The crew has to be careful, because the bore may change its orientation while travelling, resulting in them finding themselves on the walls or ceiling.
The outer surface of the bore has various ladders where someone can hold on to traverse the exterior.
Comman Centre AppearanceEdit
The former inhabitants of the bore seem to have hung ribbons on the legs of the ladder; most of them are gone but there are a few left that were apparently knotted too tightly or at too hard of an angle to bother with.
The command center of the bore is a glass domed room at the very top of the machine. Its got a great view of the world outside. There are controls for blast-shields that deploy to cover the dome. With the dome closed a bank of periscopes helps the driver and their assistants maintain situational awareness.
There's a map system as well, a sort of giant paper map embedded in the wall with big dials that let you scroll the view around since the map is extremely large and zoomed in. The mapping seems entirely manual, the map in the machine is all hand drawn, seemingly by several people since the quality varies. You can sync the map and the bore's movement so that it will move through known paths automatically.
The entire cockpit can rotate to align correctly and allow the command crew to travel in comfort when drilling sideways or upwards.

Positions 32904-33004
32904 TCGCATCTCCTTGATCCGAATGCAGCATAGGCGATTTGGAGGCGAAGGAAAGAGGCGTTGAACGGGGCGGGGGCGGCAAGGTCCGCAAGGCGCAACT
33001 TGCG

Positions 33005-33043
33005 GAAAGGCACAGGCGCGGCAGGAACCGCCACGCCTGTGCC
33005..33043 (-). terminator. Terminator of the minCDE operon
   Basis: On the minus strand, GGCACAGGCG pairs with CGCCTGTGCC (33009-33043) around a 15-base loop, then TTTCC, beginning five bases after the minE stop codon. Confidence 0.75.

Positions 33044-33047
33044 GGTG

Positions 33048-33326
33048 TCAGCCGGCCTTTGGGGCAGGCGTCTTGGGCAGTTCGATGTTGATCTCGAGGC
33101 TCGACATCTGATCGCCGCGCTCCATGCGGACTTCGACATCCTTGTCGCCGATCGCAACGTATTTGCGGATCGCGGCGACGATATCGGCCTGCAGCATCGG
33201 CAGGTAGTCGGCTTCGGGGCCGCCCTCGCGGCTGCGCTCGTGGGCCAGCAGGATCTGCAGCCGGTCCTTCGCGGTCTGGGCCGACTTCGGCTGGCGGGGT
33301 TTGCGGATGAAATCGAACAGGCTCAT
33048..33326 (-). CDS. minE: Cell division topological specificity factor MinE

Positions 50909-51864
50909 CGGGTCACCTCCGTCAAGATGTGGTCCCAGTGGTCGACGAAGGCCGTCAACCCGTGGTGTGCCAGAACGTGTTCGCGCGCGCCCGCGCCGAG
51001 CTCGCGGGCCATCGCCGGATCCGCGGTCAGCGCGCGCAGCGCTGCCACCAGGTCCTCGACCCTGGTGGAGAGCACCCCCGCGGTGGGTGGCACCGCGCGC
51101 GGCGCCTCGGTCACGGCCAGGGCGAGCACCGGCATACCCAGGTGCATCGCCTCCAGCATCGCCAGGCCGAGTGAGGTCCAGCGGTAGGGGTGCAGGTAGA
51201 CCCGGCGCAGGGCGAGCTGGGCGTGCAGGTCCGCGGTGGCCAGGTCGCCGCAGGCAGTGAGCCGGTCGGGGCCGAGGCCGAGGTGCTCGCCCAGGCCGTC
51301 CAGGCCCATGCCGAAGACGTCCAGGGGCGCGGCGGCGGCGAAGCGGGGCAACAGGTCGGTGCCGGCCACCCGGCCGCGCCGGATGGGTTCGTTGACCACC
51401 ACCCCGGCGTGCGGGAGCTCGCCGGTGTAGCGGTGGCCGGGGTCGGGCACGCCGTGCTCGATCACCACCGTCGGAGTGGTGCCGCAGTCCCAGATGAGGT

In the center of the room, taking up a lot of it, is a brass cylinder. It has cutout holes here and there for access to control panels; through gaps between the outer casing and these controls you can see the massive churning clockwork nightmare that is the bore's "Brain". The sound of what must be hundreds of thousands of metal gears all working at once is like the trickle of running water amplified and made metallic; countless tiny bells ringing. Its got several readouts, lots of nixie displays churning through numbers and those rotating split flap displays outputting text occasionally. Right now its outputting "STANDBY".
The actual controls of the ship are quite elaborate; at least they seem that way. There are about a billion little buttons and gauges and knobs and levers and lights and nixie readouts. Seems like controlling this thing totally manually would be a nightmare.
"You start pressing buttons, flipping switches and pulling leavers, going through the startup sequence. You can feel it as the boiler heats up, the soft thrum of pressurized fluids running out into the legs, the rattle of the engine starting up. The entire machine shifts several inches up as the legs come online. You check the displays behind you and the computer is rapidly scrolling through the split flaps, displaying things for a moment before moving on.
You double check everything before putting your hand on the drive lever. You squeeze the safety catch and take a deep breath. Then you throw the lever. There is a tremendous reverberation as everything in the drive system catches. The blast doors above you iris shut and the machine rocks back and forth, automatically synchronizing the legs. And then with a sudden lurch it begins to move, rising straight up with enough force and speed that you need to lean on the console to keep your balance. Displays, running dim and quiet on reserve power until a moment ago, flash into brilliant light and whirl with energetic life."